Title PC1431 MasteringPhysics Assignment 2 Mass Acceleration Parachuting Tension (Physics) 458.5 KB 12
##### Document Text Contents
Page 1

Assignment 2: Newton's Laws of Motion
Due: 2:00am on Saturday, September 11, 2010

[Switch to Standard Assignment View]

Pulling Three Blocks

Three identical blocks connected by ideal strings are being pulled along a horizontal frictionless surface
by a horizontal force . The magnitude of the

tension in the string between blocks B and C is
= 3.00 . Assume that each block has mass

= 0.400 .

Part A

What is the magnitude of the force?

Hint A.1 Find the acceleration of block B

Hint A.2 Find the acceleration of all three blocks

= 4.50

Part B

What is the tension in the string between block A and block B?

Hint B.1 How to approach the question

= 1.50

Page 2

=
Correct

A woman rides on a Ferris wheel of radius 16 that maintains the same speed throughout its motion.

To better understand physics, she takes along a digital bathroom scale (with memory) and sits on it.
When she gets off the ride, she uploads the scale readings to a computer and creates a graph of scale
reading versus time. Note that the graph has a
minimum value of 510 and a maximum value

of 666 .

Part A

What is the woman's mass?

Hint A.1

Hint not displayed

Hint A.2

Hint not displayed

Hint A.3

Hint not displayed

Hint A.4

Hint not displayed

=

Correct

A window washer of mass is sitting on a platform suspended by a system of cables and pulleys as

shown . He is pulling on the cable with a force of
magnitude . The cables and pulleys are ideal

Page 6

using high-performance parachutes; these offer the sky divers more maneuverability in the air but
increase the terminal speed up to 4 meters per second (10 miles per hour).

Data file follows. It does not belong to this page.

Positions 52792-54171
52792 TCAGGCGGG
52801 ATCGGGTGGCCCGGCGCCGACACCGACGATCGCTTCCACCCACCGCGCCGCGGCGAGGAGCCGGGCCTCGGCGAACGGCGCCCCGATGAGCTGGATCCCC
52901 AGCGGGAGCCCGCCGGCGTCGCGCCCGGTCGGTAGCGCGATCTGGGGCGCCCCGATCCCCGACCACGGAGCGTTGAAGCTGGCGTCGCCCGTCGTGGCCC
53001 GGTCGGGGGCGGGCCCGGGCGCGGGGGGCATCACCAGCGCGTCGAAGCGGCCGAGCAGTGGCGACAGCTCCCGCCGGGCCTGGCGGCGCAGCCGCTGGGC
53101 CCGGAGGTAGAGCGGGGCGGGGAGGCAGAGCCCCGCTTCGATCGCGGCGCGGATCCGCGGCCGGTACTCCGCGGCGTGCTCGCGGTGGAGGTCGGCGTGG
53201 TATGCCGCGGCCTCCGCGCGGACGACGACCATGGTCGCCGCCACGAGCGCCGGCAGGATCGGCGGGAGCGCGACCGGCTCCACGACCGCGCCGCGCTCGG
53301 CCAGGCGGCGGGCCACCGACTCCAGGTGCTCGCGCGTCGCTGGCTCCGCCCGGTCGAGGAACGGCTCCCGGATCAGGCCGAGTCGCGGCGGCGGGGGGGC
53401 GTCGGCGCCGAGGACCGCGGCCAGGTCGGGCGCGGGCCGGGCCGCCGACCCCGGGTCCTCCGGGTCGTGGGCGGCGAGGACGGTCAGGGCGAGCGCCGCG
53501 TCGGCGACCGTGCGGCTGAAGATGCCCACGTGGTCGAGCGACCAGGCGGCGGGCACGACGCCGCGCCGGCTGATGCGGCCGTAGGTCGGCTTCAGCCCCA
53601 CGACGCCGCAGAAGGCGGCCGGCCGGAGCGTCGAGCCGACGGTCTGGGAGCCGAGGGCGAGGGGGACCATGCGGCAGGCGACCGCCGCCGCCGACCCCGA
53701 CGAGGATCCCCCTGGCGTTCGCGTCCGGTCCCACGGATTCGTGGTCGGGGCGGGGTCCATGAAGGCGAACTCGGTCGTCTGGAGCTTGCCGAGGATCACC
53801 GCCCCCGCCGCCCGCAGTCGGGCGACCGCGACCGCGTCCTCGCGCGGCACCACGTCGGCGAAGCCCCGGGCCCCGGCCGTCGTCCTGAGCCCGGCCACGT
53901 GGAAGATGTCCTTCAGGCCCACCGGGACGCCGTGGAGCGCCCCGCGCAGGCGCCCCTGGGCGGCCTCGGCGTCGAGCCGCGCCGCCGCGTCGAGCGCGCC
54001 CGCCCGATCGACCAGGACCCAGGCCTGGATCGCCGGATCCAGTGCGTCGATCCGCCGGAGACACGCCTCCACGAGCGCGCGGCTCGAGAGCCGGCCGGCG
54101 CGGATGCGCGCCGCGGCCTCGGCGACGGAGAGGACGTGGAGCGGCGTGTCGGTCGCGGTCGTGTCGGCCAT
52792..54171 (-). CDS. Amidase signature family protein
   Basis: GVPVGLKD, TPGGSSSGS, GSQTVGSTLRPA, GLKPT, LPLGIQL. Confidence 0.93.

Block on an Incline Adjacent to a Wall

A wedge with an inclination of angle rests next to a wall. A block of mass is sliding down the plane,

as shown. There is no friction between the wedge and the block or between the wedge and the
horizontal surface.

Part A

Find the magnitude, , of the sum of all forces acting on the block.

Hint A.1 Direction of the net force on the block

Hint A.2 Determine the forces acting on the block

Hint A.3 Find the magnitude of the force acting along the direction of motion

Express in terms of and , along with any necessary constants.

=

Part B

Find the magnitude, , of the force that the wall exerts on the wedge.

Hint B.1 The force between the wall and the wedge

Hint B.2 Find the normal force between the block and the wedge

Page 7

Hint not displayed

Hint B.3

Hint not displayed

=

Correct

Your answer to Part B could be expressed as either or . In either

form, we see that as gets very small or as approaches 90 degrees ( radians), the contact

force between the wall and the wedge goes to zero. This is what we should expect; in the first
limit ( small), the block is accelerating very slowly, and all horizontal forces are small. In the

second limit ( about 90 degrees), the block simply falls vertically and exerts no horizontal force

on the wedge.

Below are birds-eye views of six identical toy cars moving to the right at 2 . Various forces act on the

cars with magnitudes and directions indicated below. All forces act in the horizontal plane and are either
parallel or at 45 or 90 degrees to the car's motion.

Part A

Rank these cars on the basis of their speed a short time after the forces are applied.

Hint A.1

Hint not displayed

Hint A.2

Hint not displayed

View
Correct

Page 11

workers who hung the chandelier couldn't attach
the cables to the ceiling directly above the
chandelier. Instead, they attached the cables to
the ceiling near the walls. Cable 1 has tension

and makes an angle of with the ceiling.

Cable 2 has tension and makes an angle of

with the ceiling.

Part A

Find an expression for , the tension in cable 1, that does not depend on .

Hint A.1 Find the sum of forces in the direction

Hint A.2 Find the sum of forces in the direction

Hint A.3 Putting it all together

Express your answer in terms of some or all of the variables , , and , as well as the

magnitude of the acceleration due to gravity .

=

At the Test Track

You want to test the grip of the tires on your new race car. You decide to take the race car to a small
test track to experimentally determine the coefficient of friction. The racetrack consists of a flat, circular
road with a radius of 45 . The applet shows the result of driving the car around the track at various

speeds.

Part A

What is , the coefficient of static friction between the tires and the track?

Hint A.1 How to approach the problem

Hint A.2 Use the applet to find the speed

Hint A.3 Find an expression for

Page 12

Find an expression for

Hint not displayed